Putting Education Reform To The Test

From Profile To Plaintiff: Student Takes Tuition Fight To Court

Back in August I profiled Caroline Roa, a recent high school graduate ready to start school at Miami Dade College with what she thought would be a full-scholarship.

But weeks before the start of classes, Roa, who was born in Miami, learned her tuition would be three-times higher than she planned for—because Roa’s dad is an undocumented immigrant.

That’s when I got a call from The Southern Poverty Law Center looking to get in touch with Roa and more students like her.

That group has now filed a federal class action lawsuit against the Florida education commissioner and university system chancellor on behalf of Roa and four other students in the same situation.

Tania Galloni is the managing attorney with the Southern Poverty Law Center’s Florida office. Galloni said Florida’s policy discriminates against U.S. citizens and violates the Constitution.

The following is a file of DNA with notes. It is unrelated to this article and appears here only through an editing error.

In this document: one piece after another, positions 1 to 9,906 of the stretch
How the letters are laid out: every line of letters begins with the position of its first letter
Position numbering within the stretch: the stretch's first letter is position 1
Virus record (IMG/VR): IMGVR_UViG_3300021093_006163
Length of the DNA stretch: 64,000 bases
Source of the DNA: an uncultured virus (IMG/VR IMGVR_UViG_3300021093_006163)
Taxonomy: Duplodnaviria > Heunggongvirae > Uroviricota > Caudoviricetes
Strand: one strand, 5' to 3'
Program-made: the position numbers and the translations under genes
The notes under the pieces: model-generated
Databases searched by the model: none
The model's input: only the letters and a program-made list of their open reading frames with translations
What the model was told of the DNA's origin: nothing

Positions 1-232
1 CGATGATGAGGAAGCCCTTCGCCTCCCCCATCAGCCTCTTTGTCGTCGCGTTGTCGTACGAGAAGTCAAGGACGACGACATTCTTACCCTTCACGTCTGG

“One of the fundamental principals of our country is that a U.S. citizen is a U.S. citizen is a U.S. citizen. It doesn’t matter who your parents are or where they came from,” Galloni said. “So these students are U.S. citizen, but they’re being treated differently from all other U.S. citizens. And the only reason they’re being treated this way is because their parents don’t have immigration status.”

The current policy states that U.S. born students in Florida with undocumented parents must pay out of state tuition unless the student is 24 years or older, married, or claims independent status for tax purposes.

California, Colorado and Virginia had legal issues with similar policies that have since been resolved in favor of citizen children with undocumented parents.

States that offer in-state tuition to U.S. born students with undocumented parents:

  • California
  • Illinois
  • Kansas
  • Nebraska
  • New Mexico
  • New York
  • Texas
  • Utah
  • Virginia
  • Washington


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